Knopf, 448 pages, $25.95
This review starts with a spoiler. I have to discuss the ending of Phantom, the last book in the Oslo murder squad series by Norwegian author Jo Nesbø. If you haven’t read it, I highly recommend you read (at least) that book first. If you’ve never read any of the books in this series, don’t start here.
Since 1997, Harry Hole (pronounced Hah-ree Who-la, in a sing-song way) has been the central character of Nesbø’s long-running series. The start of Police resonated with his absence. His teammates are there but dispersed: Beate Lønn, head of Krimteknisk; Ståle Aune, a psychologist now back in private practice; Bjørn Holm, a red-headed detective with a Rasta affectation; Gunnar Hagen, head of the crime squad (“resembling a monk more and more with the rich abundance of hair like a laurel wreath around his blank, shiny pate”); and Katrine Bratt, a Lizbeth Salander-like character.
At the end of Phantom, Harry was shot by the son of his girlfriend. It’s hard to believe he’s dead, so when the character of a mysterious coma patient appears, diligently guarded by a 24-hour police guard, it’s hard not to hope that perhaps Harry somehow cheated Death. Hope despite the gloomy reminiscences of his fellow detectives: “Harry would have done this,” “Harry would have said that.” Implicit is the understanding that Harry can no longer do or say anything. Whatever his fate, the atmosphere is pregnant with his absence.
Aune says, “He missed having the tall, grumpy alcoholic with the big heart on the phone asking — or to be precise, commanding — Ståle Aune to do his social duty.”
Harry’s presence is definitely missed when one police officer after another is murdered. Murdered in an angry and twisted way. The first police officer’s body is discovered at the site of another murder years before. That time the body belonged to a young woman, a rape victim, whose murderer has not been apprehended. The second police officer dies under similar circumstances, placed at the scene of an older crime that has gone unpunished. Against the wishes of his new chief of police, the corrupt and ambitious Mikael Bellman, Gunnar Hagen reassembles the murder squad, the Delta team, to find the cop killer.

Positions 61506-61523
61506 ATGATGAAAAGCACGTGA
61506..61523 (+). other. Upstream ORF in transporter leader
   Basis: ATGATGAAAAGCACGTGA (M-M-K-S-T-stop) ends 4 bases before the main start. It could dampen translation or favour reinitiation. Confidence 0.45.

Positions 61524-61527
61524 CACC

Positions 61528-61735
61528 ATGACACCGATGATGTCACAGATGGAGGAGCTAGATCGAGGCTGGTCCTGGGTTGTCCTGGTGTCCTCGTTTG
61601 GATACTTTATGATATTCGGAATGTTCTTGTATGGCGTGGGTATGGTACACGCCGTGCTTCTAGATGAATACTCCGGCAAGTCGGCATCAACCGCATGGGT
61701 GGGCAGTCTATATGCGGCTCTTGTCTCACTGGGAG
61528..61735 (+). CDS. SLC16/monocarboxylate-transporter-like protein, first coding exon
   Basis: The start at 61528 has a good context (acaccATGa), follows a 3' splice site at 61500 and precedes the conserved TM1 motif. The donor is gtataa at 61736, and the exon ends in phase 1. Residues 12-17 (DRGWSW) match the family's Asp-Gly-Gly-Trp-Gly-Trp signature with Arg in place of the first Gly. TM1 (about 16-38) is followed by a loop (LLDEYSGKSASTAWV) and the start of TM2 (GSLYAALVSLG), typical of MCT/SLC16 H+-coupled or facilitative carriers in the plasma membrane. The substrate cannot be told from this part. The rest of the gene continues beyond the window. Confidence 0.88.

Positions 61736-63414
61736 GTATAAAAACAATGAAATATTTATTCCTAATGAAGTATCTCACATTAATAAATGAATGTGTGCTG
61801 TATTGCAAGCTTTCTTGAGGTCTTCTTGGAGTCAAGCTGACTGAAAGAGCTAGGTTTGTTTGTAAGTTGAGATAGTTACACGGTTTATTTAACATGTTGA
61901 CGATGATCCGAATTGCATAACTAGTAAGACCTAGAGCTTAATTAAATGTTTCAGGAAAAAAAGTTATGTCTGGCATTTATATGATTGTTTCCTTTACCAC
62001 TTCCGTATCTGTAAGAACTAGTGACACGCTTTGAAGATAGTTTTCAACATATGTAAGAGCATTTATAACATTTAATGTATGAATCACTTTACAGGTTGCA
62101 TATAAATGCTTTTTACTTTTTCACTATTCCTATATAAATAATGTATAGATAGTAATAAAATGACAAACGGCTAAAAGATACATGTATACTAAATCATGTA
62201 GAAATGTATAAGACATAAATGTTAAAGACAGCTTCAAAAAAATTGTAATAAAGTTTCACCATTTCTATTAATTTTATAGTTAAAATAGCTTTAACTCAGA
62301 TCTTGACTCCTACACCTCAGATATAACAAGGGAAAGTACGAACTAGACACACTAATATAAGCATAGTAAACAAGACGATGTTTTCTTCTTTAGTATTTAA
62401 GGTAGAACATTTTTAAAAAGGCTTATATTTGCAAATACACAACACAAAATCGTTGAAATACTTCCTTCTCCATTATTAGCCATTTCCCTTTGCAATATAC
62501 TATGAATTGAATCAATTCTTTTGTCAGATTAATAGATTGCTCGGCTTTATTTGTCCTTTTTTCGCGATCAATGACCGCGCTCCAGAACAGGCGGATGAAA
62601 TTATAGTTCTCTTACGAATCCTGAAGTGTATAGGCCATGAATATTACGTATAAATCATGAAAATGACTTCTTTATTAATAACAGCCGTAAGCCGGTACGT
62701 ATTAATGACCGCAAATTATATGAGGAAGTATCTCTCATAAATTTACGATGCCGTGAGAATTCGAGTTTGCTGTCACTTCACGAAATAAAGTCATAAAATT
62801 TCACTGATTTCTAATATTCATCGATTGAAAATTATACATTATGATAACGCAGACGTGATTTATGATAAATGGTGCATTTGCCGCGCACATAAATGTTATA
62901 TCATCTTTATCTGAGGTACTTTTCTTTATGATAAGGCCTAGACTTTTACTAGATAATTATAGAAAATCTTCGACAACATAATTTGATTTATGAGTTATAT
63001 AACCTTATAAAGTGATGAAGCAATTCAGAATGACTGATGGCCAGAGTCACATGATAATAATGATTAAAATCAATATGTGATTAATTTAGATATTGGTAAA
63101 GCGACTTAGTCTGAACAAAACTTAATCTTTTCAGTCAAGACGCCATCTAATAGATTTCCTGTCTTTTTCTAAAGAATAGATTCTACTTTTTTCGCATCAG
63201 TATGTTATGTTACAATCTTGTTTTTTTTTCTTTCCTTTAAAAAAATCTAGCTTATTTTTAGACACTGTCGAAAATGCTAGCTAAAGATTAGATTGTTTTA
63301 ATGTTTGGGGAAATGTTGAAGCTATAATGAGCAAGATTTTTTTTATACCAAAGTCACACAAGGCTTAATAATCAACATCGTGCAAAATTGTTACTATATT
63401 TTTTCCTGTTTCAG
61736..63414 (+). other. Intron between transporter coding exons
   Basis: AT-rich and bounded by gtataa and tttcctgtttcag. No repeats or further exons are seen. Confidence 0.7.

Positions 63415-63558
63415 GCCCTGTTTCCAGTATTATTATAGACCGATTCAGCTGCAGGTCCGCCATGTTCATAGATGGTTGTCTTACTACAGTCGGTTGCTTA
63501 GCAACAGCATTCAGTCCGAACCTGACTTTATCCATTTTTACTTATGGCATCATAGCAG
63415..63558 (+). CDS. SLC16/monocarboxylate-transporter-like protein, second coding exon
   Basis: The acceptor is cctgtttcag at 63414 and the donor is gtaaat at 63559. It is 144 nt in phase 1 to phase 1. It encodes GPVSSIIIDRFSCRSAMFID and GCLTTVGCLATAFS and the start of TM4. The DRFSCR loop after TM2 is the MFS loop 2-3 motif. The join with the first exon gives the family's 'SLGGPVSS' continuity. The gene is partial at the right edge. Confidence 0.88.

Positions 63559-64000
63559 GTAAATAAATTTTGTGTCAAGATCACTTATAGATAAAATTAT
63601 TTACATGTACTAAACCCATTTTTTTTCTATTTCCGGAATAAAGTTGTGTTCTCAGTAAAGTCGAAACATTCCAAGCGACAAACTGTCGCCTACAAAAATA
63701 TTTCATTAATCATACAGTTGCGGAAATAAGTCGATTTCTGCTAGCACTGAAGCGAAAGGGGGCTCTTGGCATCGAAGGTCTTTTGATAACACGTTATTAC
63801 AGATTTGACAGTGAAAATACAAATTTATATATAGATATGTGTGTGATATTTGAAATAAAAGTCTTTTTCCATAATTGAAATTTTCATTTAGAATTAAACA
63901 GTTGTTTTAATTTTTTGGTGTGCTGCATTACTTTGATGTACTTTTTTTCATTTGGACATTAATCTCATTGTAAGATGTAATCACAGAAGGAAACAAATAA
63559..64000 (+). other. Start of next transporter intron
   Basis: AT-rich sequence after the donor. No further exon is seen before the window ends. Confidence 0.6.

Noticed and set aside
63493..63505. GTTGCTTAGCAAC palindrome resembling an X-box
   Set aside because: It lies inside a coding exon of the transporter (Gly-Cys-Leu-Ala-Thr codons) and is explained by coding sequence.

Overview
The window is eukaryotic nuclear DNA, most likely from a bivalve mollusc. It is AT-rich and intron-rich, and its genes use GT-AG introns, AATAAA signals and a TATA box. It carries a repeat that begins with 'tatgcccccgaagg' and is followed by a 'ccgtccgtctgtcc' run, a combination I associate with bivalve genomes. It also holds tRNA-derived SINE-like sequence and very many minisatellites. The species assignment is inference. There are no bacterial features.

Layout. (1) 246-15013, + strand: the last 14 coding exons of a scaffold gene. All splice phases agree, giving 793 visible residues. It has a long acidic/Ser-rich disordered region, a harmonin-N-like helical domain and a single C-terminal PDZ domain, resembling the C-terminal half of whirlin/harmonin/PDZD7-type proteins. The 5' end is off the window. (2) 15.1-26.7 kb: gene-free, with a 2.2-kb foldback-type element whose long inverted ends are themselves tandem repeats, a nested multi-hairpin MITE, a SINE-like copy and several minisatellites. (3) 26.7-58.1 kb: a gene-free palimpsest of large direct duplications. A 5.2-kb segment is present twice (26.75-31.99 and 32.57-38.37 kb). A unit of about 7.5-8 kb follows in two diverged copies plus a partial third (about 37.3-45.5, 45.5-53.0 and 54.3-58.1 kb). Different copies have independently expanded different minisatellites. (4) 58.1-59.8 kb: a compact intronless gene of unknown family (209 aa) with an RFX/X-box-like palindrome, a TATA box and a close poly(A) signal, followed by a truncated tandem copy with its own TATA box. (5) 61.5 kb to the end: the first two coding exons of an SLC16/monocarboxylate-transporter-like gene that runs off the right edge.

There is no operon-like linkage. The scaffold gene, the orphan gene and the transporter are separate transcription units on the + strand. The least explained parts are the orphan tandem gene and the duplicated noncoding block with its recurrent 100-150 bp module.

Police is a roller coaster ride, running amok with suspenseful moments taken from every thriller-movie convention. Nesbø plays his readers, but it works. Keep shouting “Don’t open the door,” “Turn around NOW,” and “If it smells bad, call the police — oh, wait, you are the police.” Maybe one of the characters will hear you.
Katrine is the shining star of this book, although there are many, many characters, both good and bad, running around from disaster to disaster or plotting each disaster, each capable of giving you an instant of horripilation. Her devotion to Harry’s memory, her research skills, and her willingness to go off on a tangent will make you do a fist pump.
As with other Jo Nesbø books, this one does not have a clean and simple story with a clean and simple solution. Take notes because Nesbø delights in tossing in red herrings and plot bombs. Like fireworks in a Fourth of July display, the herrings and bombs grow more profuse and elaborate as the show nears its end.